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Tax advice on moving to the UK

Our expert team of international tax advisers can support your move to the UK

If you are moving to the UK, the way you arrange your tax affairs can have long-lasting and far-reaching consequences. When you are juggling tax regimes, residence rules, business interests and investments across multiple jurisdictions, the scope for oversight or mistake is huge. Evelyn Partners can help.

Our expert team of international tax advisers supports people who are moving to the UK. We specialise in working with both UK domiciled and non-UK domiciled tax residents and those considering moving to the UK, advising on the organisation of your financial affairs, tax-efficiency and tax-reporting obligations. For those planning to remain in the UK, we can also help you plan ahead for UK domicile or deemed domicile.

How we can help

There is much to consider when moving to the UK. Our experts will help you with:

  • Pre-arrival planning: advising on the tax-efficient organisation of your financial affairs to help you manage you and your family’s financial needs while living in the UK
  • Tax relief: if you’re coming to the UK to work for a temporary period, we can advise on the potential UK tax reliefs available and work with your employer to ensure that your employment qualifies for these reliefs
  • Property: advising on the implications, optimal structure and funding of UK property ownership
  • Inheritance tax: if you’ve been in the UK for several years or have settled in the UK permanently, we can advise on the associated inheritance tax implications
  • Offshore assets: advising on the effectiveness of existing structures and planning for offshore assets
  • Remittances: structuring of remittances to enable tax-efficient movement of capital to the UK

Speak to an Evelyn Partners international tax specialist today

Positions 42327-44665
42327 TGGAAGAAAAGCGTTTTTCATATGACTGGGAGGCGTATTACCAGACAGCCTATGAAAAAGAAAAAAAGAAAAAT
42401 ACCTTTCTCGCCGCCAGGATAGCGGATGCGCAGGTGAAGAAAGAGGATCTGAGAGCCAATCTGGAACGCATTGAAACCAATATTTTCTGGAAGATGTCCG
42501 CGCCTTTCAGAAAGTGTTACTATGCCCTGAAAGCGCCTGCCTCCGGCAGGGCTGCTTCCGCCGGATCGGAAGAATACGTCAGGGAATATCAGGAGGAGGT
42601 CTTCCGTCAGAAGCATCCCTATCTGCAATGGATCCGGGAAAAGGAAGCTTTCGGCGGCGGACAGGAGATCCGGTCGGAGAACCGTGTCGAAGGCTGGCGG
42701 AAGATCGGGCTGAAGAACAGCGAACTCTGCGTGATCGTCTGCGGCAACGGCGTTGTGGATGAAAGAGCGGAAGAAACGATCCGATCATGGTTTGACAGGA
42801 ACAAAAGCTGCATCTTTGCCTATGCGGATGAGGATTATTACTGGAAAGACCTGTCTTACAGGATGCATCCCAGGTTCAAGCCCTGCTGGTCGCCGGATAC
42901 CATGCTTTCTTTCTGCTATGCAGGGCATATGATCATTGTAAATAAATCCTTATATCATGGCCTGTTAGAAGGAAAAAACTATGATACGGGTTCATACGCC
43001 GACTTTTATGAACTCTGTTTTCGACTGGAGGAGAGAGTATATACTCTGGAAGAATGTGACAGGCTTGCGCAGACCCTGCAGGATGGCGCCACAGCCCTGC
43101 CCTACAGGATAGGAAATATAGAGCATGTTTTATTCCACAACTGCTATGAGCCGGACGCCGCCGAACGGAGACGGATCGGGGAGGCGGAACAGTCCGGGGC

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We will give you a courtesy call just in case you have any questions about this guide.

Why choose Evelyn Partners?

  • As a member of CLA Global, and through our other relationships internationally we can ensure that your tax planning in the UK is compatible with the jurisdiction you are moving from and any other countries in which you have financial interests
  • We work closely with your existing advisers, such as onshore and offshore lawyers, investment managers and property agents
  • You can benefit from Evelyn Partners’ expertise in investment management, wealth planning and business services
  • All of our international tax advice is tailored to your specific tax needs and is provided by a team of experienced tax specialists
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Domicile and residence explained

A person’s domicile is normally inherited from their father but can be replaced by a domicile of choice, which is generally the place they consider their permanent home – the place where they have the strongest social and family ties. Unlike residence, there is no one legal test to determine domicile but various factors are considered. Determining legal domicile can be complex and is open to challenge by HMRC so this is an area where it is sensible to seek professional advice.

While it is possible to be resident in more than one place at any one time, it is only possible to be domiciled in one jurisdiction. While someone who has moved to the UK for a short period of time will become a UK resident, they are likely to be a non-dom.

Find out more about residency for tax purposes, the statutory residency test and UK non-dom tax by downloading your copy of Moving to the UK – your guide to tax.

Tax on the remittance basis

A UK resident who is not domiciled or deemed domiciled in the UK can elect to be taxed on the remittance basis. This means you are charged UK tax on all UK sources of income and gains but are only charged UK tax on foreign income and gains that are remitted to the UK.

A remittance basis charge of £30,000 will be payable if the remittance basis is claimed by those who have been UK resident for 7 out of the previous 9 tax years. The charge rises to £60,000 after 12 years of residence out of the previous 14. In addition, the personal income tax allowance and the capital gains tax annual exemption are lost if the remittance basis is claimed. The remittance basis option falls away after you have been a UK resident for 15 out of the previous 20 tax years and worldwide income and gains are then taxable as they arise.

Contact us

Speak to an Evelyn Partners international tax specialist today.


Prevailing tax rates and reliefs depend on individual circumstances and are subject to change